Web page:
Water testing reveals what drugs we’re using
COCAINE and MDMA use has more than doubled in Queensland over the past three years while methamphetamine consumption jumped 76 per cent, according to a new report.
The Australian Criminal Intelligence Commission's latest round of wastewater drug monitoring, released today, showed Australia's per capita use of cocaine and heroin were highest in capital cities.
Regional centres recorded higher per capita use of nicotine, alcohol, cannabis, methamphetamine and oxycodone.
Tests were conducted in April and August 2019, concluding the program's third year of results and highlighting shifting trends in illicit and legal drug use across the country since 2016.
Queensland recorded the nation's largest spike in annual MDMA consumption over the past three years and the second biggest jump in cocaine and methamphetamine use.
Cocaine consumption jumped 123 per cent from an estimated 319kg in 2016-17 to 714kg in 2018-19.
Western Australia recorded a 150 per cent rise in cocaine consumption over the same period.
The rise in MDMA use was even steeper at 132 per cent as consumption spiked from 216kg in 2016-17 to 502kg in 2018-19.
Consumption of methamphetamine, which was Australia's most consumed measurable illicit drug, jumped from 1278kg to 2248kg in Queensland over the same period.
ACIC chief executive officer Michael Phelan said Australians spent an estimated $8.63 billion consuming 11.5 tonnes of methamphetamine in the year to August 2019 and a further $2.67 billion combined on cocaine, MDMA and heroin.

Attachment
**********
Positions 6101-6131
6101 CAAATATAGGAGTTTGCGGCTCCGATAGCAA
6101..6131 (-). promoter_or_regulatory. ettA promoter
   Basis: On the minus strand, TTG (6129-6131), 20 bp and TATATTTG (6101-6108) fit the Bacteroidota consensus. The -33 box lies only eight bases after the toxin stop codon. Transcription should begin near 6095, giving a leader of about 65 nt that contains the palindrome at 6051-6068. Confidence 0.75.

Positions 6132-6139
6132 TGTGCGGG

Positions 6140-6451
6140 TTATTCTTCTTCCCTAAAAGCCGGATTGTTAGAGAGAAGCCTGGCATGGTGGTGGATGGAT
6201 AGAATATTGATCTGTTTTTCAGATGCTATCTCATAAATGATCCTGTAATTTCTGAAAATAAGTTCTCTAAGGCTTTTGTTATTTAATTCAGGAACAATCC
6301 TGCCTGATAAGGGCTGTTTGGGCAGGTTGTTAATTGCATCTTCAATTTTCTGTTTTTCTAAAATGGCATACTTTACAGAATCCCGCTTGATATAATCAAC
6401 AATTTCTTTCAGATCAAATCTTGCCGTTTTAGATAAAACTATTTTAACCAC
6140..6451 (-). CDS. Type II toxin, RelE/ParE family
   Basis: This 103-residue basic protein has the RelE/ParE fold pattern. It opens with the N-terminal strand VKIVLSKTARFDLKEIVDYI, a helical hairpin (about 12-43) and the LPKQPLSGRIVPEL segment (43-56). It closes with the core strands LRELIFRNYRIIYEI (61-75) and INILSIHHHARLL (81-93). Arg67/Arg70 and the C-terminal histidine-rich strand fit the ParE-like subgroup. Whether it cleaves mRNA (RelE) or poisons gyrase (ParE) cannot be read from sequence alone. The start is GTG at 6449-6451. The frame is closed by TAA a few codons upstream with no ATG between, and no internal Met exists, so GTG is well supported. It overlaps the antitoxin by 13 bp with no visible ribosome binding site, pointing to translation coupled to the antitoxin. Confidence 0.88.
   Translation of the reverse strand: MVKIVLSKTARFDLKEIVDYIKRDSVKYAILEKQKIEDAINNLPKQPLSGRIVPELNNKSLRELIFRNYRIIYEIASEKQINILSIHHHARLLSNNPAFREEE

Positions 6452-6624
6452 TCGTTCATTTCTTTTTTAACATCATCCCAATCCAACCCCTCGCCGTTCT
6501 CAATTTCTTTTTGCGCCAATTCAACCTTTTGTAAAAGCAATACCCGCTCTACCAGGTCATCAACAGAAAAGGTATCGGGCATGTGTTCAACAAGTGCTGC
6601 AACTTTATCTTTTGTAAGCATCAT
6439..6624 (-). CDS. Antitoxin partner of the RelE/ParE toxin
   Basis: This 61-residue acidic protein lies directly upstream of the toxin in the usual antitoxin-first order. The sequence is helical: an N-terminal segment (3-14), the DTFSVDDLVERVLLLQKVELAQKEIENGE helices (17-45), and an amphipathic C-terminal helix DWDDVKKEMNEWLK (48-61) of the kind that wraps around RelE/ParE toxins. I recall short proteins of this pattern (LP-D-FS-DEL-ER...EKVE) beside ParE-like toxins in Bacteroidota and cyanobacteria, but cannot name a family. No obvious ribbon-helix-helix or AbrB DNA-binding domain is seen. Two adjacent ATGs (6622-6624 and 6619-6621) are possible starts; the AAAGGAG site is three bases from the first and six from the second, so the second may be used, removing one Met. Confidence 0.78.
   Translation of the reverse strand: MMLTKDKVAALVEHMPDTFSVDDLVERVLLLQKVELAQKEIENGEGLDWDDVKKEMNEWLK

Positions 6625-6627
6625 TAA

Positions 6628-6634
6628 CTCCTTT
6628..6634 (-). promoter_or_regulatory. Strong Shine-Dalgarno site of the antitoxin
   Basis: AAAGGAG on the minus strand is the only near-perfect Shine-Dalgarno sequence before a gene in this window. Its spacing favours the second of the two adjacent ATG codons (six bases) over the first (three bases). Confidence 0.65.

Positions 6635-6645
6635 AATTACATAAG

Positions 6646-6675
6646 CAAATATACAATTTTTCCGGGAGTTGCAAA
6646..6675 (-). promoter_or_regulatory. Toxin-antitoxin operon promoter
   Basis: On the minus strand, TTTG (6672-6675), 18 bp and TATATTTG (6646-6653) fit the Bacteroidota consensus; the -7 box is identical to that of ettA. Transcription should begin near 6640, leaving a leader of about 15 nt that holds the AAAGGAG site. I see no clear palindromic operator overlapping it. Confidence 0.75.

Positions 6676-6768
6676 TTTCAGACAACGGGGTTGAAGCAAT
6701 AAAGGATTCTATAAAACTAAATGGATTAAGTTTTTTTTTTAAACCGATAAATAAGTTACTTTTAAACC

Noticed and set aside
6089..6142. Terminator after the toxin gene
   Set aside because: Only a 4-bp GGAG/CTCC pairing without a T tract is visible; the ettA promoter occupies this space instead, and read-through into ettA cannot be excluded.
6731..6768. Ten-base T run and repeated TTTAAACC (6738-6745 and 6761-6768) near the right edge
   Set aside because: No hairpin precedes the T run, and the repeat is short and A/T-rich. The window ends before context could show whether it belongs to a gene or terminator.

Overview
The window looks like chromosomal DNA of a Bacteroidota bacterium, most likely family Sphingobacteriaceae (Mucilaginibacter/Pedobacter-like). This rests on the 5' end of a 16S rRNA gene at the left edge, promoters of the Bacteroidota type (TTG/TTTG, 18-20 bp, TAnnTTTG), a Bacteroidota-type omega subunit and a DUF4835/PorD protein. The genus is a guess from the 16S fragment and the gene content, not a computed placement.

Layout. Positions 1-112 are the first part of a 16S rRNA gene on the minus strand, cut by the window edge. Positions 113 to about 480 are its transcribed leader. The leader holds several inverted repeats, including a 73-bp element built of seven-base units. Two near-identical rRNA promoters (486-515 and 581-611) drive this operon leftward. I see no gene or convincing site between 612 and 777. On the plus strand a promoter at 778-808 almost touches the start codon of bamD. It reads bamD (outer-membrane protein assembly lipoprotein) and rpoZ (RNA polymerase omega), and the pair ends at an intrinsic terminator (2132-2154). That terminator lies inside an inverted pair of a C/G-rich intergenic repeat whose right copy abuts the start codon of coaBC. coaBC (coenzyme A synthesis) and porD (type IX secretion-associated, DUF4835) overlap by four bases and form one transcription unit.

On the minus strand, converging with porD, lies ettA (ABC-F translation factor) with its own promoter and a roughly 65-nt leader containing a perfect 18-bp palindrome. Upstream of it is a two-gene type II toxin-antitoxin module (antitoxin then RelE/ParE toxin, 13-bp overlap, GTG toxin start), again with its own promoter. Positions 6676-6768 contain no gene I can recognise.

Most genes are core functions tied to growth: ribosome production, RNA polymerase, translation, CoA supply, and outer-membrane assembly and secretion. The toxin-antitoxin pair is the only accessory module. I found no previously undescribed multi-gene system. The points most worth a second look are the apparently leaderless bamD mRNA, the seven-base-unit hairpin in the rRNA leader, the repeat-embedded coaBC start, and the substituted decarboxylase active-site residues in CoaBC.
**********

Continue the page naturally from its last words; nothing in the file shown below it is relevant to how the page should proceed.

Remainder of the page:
"Illicit drugs have a devastating impact on everyday Australians," he said.
"Organised criminals involved in the illicit drug trade prey on our communities to make a profit.
"They don't care about the devastation caused through health and social costs or the drug related crime."
The report also found a surge in oxycodone use in regional Queensland from mid-2018 while fentanyl use seemed to have reached an "apparent peak' in 2017-18 before falling.
Alcohol and nicotine remained the most consumed drugs in Australia over the program's three years.
Between April and August 2019, heroin and oxycodone use increased in the cities while methylamphetamine, cocaine, MDMA, cannabis, fentanyl, nicotine and alcohol consumption decreased.
In the regions, heroin, cannabis and oxycodone use increased while methylamphetamine, cocaine, MDMA, fentanyl, nicotine and alcohol decreased.